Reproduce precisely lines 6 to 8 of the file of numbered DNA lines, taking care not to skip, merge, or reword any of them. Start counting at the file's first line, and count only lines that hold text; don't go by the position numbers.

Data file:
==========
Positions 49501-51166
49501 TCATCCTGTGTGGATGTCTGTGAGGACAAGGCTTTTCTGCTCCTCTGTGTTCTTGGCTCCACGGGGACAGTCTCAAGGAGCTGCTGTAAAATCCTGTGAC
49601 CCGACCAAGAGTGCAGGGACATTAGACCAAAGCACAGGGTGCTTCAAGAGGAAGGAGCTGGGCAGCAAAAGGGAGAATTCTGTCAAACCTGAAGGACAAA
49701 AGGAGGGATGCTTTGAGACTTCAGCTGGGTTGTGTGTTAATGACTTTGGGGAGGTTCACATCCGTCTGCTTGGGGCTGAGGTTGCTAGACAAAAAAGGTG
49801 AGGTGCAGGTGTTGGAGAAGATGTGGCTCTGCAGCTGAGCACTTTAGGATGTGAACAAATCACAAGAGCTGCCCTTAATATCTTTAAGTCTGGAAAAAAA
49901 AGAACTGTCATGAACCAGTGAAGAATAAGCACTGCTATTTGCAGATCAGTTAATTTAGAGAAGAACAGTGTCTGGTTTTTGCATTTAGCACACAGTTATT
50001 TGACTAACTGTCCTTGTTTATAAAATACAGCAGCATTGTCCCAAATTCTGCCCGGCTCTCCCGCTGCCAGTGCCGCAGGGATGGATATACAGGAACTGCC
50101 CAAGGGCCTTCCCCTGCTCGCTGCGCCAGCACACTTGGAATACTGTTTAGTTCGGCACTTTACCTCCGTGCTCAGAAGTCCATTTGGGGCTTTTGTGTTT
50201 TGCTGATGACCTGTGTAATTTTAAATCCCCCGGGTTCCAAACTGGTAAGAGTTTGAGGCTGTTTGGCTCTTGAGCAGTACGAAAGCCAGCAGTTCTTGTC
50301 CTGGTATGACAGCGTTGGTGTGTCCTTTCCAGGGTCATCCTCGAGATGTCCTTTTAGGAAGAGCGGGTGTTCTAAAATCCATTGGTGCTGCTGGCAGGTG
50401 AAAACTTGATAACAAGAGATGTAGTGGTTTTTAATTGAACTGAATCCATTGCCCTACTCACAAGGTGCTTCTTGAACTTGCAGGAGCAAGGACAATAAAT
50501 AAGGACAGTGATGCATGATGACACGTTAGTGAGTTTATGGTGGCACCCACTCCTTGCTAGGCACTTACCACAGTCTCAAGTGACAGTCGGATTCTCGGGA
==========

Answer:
49901 AGAACTGTCATGAACCAGTGAAGAATAAGCACTGCTATTTGCAGATCAGTTAATTTAGAGAAGAACAGTGTCTGGTTTTTGCATTTAGCACACAGTTATT
50001 TGACTAACTGTCCTTGTTTATAAAATACAGCAGCATTGTCCCAAATTCTGCCCGGCTCTCCCGCTGCCAGTGCCGCAGGGATGGATATACAGGAACTGCC
50101 CAAGGGCCTTCCCCTGCTCGCTGCGCCAGCACACTTGGAATACTGTTTAGTTCGGCACTTTACCTCCGTGCTCAGAAGTCCATTTGGGGCTTTTGTGTTT